|Name: _________________________||Period: ___________________|
This test consists of 15 multiple choice questions and 5 short answer questions.
Multiple Choice Questions
1. The author asserts that just as nothing is impossible for God, nothing is impossible for whom?
(a) The religious individual.
(b) The pure individual.
(c) The humble individual.
(d) The powerful individual.
2. What does the author believe accounts for the young man's excessive anxiety?
(a) The author believes the young man is afraid of missing the erotic moment.
(b) The author believes the young man is afraid of missing all the frivolity of the engagement period.
(c) The author believes the young man is afraid of his father.
(d) The author believes the young man is afraid of death.
3. To what does the author of the letter compare the young man at the end of this section?
(a) The author compares the young man to the pilot of a ship.
(b) The author compares the young man to a bull rider.
(c) The author compares the young man to a blushing bride.
(d) The author compares the young man to an actor.
4. What does the author claim Martin Luther said a Christian has never died of?
5. What is ostensibly one of the most respectable reasons for getting married according to the author?
(a) There is no respectable reason for getting married.
(b) To enoble one's character.
(c) To test one's patience.
(d) To do penance.
6. What does the author say his era has discerned about romantic love very well?
(a) The non-existence of it.
(b) The weakness of it.
(c) The strength of it.
(d) The fleeting quality of it.
7. Who does the author say has triumphed?
(a) The man who puts the state of his relationship with his wife at the top of his list of concerns.
(b) The man who defeats all of his adversaries in business.
(c) The man who dominates his wife.
(d) The man who earns enough money to provide for his family.
8. How ought we deal with the frail according to the author?
(a) We ought to kick the frail down the stairs.
(b) We ought to be polite to the frail in their presence and save our snickering for when they are gone.
(c) We ought to deal with the frail lovingly.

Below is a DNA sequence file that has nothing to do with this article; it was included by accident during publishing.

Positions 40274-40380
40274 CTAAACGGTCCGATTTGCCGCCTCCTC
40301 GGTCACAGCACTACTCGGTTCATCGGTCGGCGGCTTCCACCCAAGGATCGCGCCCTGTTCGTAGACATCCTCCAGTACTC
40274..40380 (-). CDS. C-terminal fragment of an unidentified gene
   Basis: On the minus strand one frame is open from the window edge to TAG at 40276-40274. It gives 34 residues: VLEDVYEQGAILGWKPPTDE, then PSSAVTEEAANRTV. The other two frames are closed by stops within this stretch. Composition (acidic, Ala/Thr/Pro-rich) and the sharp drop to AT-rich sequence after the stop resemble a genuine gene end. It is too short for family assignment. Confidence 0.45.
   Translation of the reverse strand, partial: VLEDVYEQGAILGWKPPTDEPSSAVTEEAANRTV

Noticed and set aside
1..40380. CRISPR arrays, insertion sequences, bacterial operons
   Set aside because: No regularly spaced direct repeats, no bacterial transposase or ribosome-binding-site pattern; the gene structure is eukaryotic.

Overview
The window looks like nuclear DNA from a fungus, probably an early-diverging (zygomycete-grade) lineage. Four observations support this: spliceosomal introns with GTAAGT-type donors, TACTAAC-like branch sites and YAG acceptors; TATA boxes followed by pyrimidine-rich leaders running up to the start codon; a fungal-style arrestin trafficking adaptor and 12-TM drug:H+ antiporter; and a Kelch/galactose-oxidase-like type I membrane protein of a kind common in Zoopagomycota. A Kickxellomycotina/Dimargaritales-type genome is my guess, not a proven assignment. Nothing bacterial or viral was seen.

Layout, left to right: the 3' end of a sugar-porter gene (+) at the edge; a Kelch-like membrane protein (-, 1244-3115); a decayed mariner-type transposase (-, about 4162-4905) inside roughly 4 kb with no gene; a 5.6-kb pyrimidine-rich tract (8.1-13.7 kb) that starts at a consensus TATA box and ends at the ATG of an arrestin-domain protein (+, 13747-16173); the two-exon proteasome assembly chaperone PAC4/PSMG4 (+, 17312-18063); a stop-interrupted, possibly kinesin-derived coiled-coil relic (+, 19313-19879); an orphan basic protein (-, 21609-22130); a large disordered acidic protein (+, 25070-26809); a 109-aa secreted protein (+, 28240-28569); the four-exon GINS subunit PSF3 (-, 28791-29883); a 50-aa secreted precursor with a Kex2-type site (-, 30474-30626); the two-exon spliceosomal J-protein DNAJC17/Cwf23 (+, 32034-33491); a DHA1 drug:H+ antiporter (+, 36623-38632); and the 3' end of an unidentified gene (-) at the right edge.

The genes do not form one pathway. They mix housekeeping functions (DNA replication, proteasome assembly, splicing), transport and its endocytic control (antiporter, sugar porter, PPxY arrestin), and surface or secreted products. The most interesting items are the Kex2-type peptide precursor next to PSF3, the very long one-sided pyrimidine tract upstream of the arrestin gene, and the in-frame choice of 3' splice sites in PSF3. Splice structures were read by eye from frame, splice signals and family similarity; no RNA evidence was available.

(d) We ought to speak very slowly to the frail.
9. Of what two things is first love a unity?
(a) Freedom and necessity.
(b) Love and hate.
(c) Passion and indifference.
(d) Hot and cold.
10. What does the author say romantic love is built on?
(a) A rock.
(b) An undeniable reality.
(c) An illusion.
(d) An ocean.
11. Between what two types of doubt does the author say it is important to distinguish?
(a) No doubt and full doubt.
(b) Religious and erotic doubt.
(c) Personal and scientific doubt.
(d) Temporal and eternal doubt.
12. Where does the author say the young man might be intoxicated by aesthetic pleasure?
(a) An art gallery.
(b) A cricket match.
(c) The theatre.
(d) A baseball game.
13. What does an individual become when his heart is open according to the author?
14. The author claims what kind of feelings toward his wife?
(a) Feelings of anxiety.
(b) Feelings of anger.
(c) Feelings of devotion.
(d) Feelings of sadness.
15. According to the author, what happens to the value of an original, or first, thing if it may be repeated?
(a) The value decreases.
(b) The value increases.
(c) The first thing never had any value.
(d) The value remains the same.
Short Answer Questions
1. What is the middle course that the "marriage of convenience" takes according to the author?
2. What is the one the thing the author says he thanks God for?
3. What does the author say one must transform to preserve the aesthetic in human beings?
4. What does the author say first love is for him?
5. What does first love not fear according to the author?
This section contains 687 words
(approx. 3 pages at 300 words per page)